By Jon Scheve, Superior Feed Ingredients, LLC
The March corn futures have been range bound for the last 150 days, usually staying within a tight trading range of $3.70 to $3.90. March corn was only above $3.90 for 3 days during that time, and over the last 100 days, March corn has traded below $3.70 for only 3 days.
This lack of movement is clearly illustrated in only a 10-cent range for the closing prices of March corn on the last 8 Fridays:
1/18 – $3.81
1/11 – $3.78
1/4 – $3.83
12/28 – $3.75
12/21 – $3.78
12/14 – $3.84
12/7 – $3.85
11/30 – $3.78.
Current corn fundamentals paint a picture from a macro level that suggests realistic expectations for higher corn price potential.
Global position: U.S. corn is the lowest priced corn globally based on prices today. U.S. corn is about 5 cents lower than Argentina and 15 cents below the Ukraine.
Upcoming planting acre estimates: Corn needs nearly 3 to 4 million additional acres planted in 2019. Currently the new crop corn/bean ratio is 2.36 : 1. While this should encourage farmers to switch a small number of bean acres to corn, it might not be as much as was assumed was possible two months ago. The wet fall could have prevented some acres from getting the necessary fertilizer or fall field work done when prices were much more favorable to plant corn.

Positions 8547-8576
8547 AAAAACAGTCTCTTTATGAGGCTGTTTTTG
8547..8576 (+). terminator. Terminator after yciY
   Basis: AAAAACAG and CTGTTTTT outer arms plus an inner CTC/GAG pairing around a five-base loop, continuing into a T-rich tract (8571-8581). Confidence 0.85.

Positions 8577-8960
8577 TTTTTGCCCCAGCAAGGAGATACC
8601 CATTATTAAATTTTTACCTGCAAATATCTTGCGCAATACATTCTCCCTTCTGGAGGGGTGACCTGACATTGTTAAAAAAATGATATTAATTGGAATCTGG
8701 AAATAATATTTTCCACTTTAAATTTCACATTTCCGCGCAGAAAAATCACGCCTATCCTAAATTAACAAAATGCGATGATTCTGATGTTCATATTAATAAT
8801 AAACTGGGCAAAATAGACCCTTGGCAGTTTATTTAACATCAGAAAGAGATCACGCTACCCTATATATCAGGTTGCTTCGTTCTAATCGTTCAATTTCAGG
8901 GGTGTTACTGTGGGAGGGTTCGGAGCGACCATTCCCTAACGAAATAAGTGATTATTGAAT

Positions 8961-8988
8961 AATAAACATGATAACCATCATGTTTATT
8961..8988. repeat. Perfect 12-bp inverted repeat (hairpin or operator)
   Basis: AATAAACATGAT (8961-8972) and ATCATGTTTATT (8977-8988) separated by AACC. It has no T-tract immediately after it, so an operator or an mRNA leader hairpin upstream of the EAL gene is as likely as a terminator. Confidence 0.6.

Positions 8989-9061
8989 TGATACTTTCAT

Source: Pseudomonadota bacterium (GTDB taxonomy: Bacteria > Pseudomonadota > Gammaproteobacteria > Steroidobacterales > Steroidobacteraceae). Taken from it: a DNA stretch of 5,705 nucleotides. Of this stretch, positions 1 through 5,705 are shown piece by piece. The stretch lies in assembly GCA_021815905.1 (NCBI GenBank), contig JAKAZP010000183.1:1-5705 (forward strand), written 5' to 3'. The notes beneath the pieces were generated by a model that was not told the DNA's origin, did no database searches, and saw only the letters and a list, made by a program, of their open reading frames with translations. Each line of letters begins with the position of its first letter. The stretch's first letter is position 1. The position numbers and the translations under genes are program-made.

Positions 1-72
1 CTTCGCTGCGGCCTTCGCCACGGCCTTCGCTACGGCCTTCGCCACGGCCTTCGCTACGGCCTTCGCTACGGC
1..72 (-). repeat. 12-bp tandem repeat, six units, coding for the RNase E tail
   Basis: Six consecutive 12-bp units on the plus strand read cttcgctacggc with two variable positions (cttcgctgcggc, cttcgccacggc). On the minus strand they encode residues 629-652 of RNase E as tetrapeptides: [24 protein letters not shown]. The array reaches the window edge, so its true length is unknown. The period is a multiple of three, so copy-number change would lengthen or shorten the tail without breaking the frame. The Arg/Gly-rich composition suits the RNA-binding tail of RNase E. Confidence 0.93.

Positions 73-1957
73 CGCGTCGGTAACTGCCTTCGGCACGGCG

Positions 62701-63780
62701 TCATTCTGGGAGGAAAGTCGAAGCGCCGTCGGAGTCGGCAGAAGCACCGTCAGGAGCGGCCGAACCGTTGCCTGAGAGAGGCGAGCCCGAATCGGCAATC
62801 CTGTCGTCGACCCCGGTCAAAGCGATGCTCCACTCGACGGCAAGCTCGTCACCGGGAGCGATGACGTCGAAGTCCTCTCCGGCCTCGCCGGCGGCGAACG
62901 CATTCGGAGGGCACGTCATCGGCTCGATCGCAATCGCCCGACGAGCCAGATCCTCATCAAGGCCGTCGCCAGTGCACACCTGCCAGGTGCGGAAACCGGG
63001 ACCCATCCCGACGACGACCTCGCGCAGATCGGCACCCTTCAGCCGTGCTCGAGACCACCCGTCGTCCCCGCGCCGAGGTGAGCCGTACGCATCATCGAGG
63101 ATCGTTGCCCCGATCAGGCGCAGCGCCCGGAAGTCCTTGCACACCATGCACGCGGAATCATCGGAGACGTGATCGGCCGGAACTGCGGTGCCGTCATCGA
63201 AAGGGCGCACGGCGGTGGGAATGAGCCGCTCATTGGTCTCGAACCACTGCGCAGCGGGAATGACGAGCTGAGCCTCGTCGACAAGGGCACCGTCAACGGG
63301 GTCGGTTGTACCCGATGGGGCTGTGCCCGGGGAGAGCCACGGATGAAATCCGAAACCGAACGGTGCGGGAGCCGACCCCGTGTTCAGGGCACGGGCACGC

Carryout: March corn is trading 30 cents higher today versus a year ago. Last year saw March corn rally 30 cents from this date forward when the carryout was reduced from 2.3 billion at harvest time to 2 billion as the year continued on. Currently the carryout is projected at 1.78 billion and may be reduced to 1.7 billion pending the final yield number from the USDA. Even if the carryout isn’t lowered further this will still be the lowest carryout in 4 years.
Demand: Corn demand has been steady the past couple of months. Exports continue to be strong, feed demand has been steady, and the ethanol grind has maybe only slowed a little. There is a good chance all three will offset each other to keep demand the same or maybe even generate a slight increase. Still, until the government can reopen to provide production and usage information, everyone is in the dark.
Overall corn has several positive fundamentals going into spring, which could mean good news down the road for farmers. If China would start buying a little corn to offset the trade imbalance, which has been discussed in the trade, the news for farmers could be even better.
Does fertilizer buying correlate with corn selling?
Several farmers throughout the Midwest asked for my thoughts on selling corn when making fertilizer purchases for their 2019 crop. Evidently these farmers had been approached by fertilizer sales teams trying to show a correlation between corn and fertilizer prices and how they should sell some of their corn when they buy their fertilizer.
I don’t have the details of the sales pitch the farmers were given to give any advice there. However, I can look at the effects of purchasing fertilizer on farm operation budgets as well as the correlation between corn and fertilizer prices.
Comparing fertilizer and corn prices the same way